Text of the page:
Add:374 Huangpi Rd S., near Xingye Rd
Time:9am-5pm (last entry at 4pm)
Credit Cards Accepted
English Service Available
Before visiting the Memorial House of the First National Congress of the Communist Party of China, it seems important to read a short history of the Party’s founding in Shanghai.
In 1919, a patriotic movement swept across China. It started in Beijing on May 4 when students took to the street to denounce the Versailles Treaty which allowed Japan to take over the German concessions in Shandong following the World War I. The anti-imperialist demonstrations also denounced traditional Chinese values and evolved into the New Culture Movement.
Inspired by the Russian revolution, many educated Chinese began to embrace the ideas of communism. In August 1920 Chen Duxiu, Li Da and Li Hanjun formed the country’s first communist group in Shanghai. In October Li Dazhao, Zhang Guotao and Deng Zhongxia created another group in Beijing. Later, more groups appeared in Hubei, Shandong, Guangdong and Hunan provinces. They prepared the creation of a Communist Party on a national scale.
On July 23, 1921, 13 delegates from various places of China, including Mao Zedong from Hunan, met secretly in this Shanghai house belonging to the brother of Li Hanjun, a Shanghai delegate. Its address was then called No. 106-108 Rue Wantz.
But their meeting was interrupted a few days later by a spy and all the participants had to evacuate before the raid by the French Concession police. Legend has it that Li Hanjun’s wife suggested moving the meeting to a boat on the Nanhu Lake in her hometown Jiaxing, a few hours’ drive south of Shanghai.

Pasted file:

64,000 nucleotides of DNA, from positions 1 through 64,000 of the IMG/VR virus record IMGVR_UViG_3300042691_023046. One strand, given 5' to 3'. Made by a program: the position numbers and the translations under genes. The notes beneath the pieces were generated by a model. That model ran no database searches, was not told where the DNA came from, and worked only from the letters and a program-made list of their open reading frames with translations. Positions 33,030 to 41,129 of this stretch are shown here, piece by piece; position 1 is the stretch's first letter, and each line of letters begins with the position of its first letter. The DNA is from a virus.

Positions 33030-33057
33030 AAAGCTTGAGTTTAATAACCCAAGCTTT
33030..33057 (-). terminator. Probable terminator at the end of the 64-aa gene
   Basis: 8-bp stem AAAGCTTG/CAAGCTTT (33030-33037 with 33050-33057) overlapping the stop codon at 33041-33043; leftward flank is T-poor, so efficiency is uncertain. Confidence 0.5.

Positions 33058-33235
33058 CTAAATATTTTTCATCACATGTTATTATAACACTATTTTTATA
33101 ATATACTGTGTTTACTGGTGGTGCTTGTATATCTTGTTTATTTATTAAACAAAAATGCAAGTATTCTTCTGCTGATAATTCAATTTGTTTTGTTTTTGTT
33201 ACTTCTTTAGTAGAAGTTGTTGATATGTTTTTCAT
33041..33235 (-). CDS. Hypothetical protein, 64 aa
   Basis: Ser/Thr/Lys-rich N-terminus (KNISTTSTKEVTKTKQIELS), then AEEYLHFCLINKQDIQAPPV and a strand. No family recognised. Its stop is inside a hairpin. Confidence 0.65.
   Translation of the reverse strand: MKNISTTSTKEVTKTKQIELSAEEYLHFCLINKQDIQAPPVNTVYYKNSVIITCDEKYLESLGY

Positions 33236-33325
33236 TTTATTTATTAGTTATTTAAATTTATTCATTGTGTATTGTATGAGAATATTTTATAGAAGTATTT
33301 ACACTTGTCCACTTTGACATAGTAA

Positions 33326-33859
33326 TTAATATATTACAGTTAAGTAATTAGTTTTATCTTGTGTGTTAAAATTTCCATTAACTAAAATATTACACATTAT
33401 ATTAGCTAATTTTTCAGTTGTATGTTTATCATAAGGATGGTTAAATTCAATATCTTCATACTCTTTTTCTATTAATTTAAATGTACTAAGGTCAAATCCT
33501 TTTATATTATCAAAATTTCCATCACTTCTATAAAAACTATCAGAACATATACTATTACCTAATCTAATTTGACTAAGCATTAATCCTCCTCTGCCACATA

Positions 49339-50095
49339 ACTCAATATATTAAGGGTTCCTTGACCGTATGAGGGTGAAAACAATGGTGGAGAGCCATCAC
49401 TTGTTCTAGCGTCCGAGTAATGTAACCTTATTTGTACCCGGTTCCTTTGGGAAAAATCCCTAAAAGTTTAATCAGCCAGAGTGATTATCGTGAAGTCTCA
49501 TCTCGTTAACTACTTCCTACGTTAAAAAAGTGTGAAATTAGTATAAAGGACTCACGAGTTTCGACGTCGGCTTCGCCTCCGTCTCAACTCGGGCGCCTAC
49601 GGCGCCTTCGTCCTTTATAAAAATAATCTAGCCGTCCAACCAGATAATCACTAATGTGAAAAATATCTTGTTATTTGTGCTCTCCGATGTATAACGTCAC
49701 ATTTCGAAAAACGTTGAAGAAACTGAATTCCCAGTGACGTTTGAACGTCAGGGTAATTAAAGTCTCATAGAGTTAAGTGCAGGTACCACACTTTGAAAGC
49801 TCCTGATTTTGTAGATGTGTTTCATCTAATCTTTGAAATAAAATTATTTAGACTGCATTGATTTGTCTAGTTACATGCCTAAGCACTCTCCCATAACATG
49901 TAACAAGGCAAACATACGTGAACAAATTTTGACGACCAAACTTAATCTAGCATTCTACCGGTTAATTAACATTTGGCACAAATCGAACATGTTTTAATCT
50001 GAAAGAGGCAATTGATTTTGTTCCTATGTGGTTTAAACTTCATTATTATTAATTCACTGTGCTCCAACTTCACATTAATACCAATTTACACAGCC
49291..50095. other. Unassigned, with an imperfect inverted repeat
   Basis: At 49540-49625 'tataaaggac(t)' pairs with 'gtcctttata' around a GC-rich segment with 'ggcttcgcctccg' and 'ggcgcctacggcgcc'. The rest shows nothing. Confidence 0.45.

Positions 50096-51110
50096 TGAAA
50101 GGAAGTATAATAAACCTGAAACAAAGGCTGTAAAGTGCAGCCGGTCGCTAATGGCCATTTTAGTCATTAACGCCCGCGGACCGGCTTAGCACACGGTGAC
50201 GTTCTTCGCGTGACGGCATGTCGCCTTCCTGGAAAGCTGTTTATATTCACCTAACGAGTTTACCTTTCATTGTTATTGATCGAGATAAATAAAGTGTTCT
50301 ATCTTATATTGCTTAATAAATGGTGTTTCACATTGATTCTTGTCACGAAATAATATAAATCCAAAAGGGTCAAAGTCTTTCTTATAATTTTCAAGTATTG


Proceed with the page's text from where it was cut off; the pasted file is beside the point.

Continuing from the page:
So the remaining session of the meeting was held on a boat on the Nanhu Lake. Today, a replica of the original boat can be seen there. The meeting marked the birth of the Communist Party of China and adopted the first CPC charter and objectives.
The venue of the First National Congress of the CPC is a sacred place for most Chinese because it is the birthplace of the ruling Communist Party. The site is free to the public and presents China’s modern history from the Opium War to the founding the Party with relic weapons, old pictures, letters and documents. The congress meeting was reconstructed with life-size wax figures of the 13 delegates sitting around a big table. But the actual room where the meeting took place is kept unadorned -- just a table with 13 teacups and 13 chairs as it should be in 1921.
The memorial house is now part of Xintiandi, a complex of old shikumen houses that were transformed into trendy restaurants, bars, boutiques and shops.